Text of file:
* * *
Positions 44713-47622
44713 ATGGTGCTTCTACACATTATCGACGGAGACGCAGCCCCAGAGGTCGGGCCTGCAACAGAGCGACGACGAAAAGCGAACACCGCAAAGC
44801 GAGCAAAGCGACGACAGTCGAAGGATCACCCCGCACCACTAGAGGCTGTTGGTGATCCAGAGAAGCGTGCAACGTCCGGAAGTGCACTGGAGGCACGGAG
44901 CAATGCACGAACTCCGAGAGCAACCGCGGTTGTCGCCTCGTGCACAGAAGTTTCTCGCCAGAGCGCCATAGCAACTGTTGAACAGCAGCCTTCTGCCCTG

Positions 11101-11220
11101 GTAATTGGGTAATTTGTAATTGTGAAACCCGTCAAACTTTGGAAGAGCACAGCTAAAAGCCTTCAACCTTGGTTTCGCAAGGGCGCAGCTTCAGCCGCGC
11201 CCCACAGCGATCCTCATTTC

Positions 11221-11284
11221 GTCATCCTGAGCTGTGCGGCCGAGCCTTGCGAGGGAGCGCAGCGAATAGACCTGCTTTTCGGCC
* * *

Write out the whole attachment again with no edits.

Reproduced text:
Positions 44713-47622
44713 ATGGTGCTTCTACACATTATCGACGGAGACGCAGCCCCAGAGGTCGGGCCTGCAACAGAGCGACGACGAAAAGCGAACACCGCAAAGC
44801 GAGCAAAGCGACGACAGTCGAAGGATCACCCCGCACCACTAGAGGCTGTTGGTGATCCAGAGAAGCGTGCAACGTCCGGAAGTGCACTGGAGGCACGGAG
44901 CAATGCACGAACTCCGAGAGCAACCGCGGTTGTCGCCTCGTGCACAGAAGTTTCTCGCCAGAGCGCCATAGCAACTGTTGAACAGCAGCCTTCTGCCCTG

Positions 11101-11220
11101 GTAATTGGGTAATTTGTAATTGTGAAACCCGTCAAACTTTGGAAGAGCACAGCTAAAAGCCTTCAACCTTGGTTTCGCAAGGGCGCAGCTTCAGCCGCGC
11201 CCCACAGCGATCCTCATTTC

Positions 11221-11284
11221 GTCATCCTGAGCTGTGCGGCCGAGCCTTGCGAGGGAGCGCAGCGAATAGACCTGCTTTTCGGCC